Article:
Sharon had tried to organize a neighborhood gathering to welcome the woman who had moved in across the street. She baked muffins and brewed coffee enough for a dozen. But only the new neighbor and Sharon’s old friend Marge showed up. So Sharon poured their coffee into mugs, and they sat informally at the kitchen table. The conversation skipped from schools to doctors to hairdressers before turning to churches. The silence was awkward as each tried to judge whether religion was a safe topic.
But Susan, the new neighbor, persisted. She fought back tears as she shared how much it meant for her priest to be with her during her daughter’s losing battle with cancer. Leaving the small Episcopal parish that had loved her through that terrible time was the hardest part of moving. She was eager to find a new church home where she could experience that hope and comfort. Marge and Sharon were unsure how to enter into the holy space Susan had opened up at the kitchen table. But they responded to how Susan’s faith made a difference in her life; and before they knew it, they were sharing their stories about how their different denominational experiences had affected them.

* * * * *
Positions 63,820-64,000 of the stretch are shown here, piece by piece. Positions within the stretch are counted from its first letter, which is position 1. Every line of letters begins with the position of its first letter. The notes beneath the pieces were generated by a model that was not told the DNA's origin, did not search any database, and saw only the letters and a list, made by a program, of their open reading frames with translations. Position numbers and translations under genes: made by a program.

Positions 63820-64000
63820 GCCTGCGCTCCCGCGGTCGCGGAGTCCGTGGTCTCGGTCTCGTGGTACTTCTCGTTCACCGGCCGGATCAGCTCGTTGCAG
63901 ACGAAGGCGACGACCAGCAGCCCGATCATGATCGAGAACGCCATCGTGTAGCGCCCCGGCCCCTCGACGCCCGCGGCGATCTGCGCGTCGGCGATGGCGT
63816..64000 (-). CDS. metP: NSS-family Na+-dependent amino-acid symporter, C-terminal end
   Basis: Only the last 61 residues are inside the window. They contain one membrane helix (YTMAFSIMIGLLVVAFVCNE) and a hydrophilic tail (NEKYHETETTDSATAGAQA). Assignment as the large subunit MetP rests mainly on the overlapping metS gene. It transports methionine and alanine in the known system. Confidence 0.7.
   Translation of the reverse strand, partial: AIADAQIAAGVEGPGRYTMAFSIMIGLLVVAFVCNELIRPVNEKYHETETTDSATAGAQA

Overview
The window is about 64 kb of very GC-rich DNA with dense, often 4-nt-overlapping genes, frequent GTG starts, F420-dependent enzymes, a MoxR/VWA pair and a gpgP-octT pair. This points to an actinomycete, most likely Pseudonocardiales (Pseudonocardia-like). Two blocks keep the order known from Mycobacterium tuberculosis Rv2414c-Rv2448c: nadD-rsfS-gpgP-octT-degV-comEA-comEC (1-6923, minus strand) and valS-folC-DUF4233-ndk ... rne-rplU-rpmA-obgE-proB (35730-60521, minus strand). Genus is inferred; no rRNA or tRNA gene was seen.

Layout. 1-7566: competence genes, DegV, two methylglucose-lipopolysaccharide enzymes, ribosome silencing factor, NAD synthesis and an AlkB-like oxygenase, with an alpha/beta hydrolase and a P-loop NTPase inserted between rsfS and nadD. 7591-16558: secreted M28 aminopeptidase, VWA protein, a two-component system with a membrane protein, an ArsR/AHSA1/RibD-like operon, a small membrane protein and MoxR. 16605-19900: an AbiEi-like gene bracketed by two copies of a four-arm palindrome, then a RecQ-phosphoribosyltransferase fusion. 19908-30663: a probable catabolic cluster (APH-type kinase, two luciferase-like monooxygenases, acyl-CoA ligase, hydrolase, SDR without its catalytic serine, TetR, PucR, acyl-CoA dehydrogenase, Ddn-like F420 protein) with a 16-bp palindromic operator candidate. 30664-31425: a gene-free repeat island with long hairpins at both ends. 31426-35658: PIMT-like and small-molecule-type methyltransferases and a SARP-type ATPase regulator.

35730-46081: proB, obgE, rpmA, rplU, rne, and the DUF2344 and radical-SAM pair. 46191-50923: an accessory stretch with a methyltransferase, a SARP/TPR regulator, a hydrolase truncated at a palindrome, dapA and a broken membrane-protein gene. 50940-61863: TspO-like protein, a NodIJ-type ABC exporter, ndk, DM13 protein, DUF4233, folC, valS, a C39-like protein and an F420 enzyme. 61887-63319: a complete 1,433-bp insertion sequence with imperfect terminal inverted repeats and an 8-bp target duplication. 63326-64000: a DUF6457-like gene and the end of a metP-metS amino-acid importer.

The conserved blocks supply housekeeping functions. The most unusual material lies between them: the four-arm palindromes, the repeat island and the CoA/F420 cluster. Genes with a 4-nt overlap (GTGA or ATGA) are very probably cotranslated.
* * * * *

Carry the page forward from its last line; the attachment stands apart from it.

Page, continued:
The unity these women felt around the kitchen table was exciting and meaningful. They wished that others could share in this vision of Christianity that is deeper and richer than what divides the church.
This message was adapted from “Kitchen Table Ecumenism” by Phyllis Anderson that appeared in the January/February 2006 issue of Lutheran Woman Today (now Gather) magazine. If you are reading “Daily Grace” online, sign up to receive it by email daily.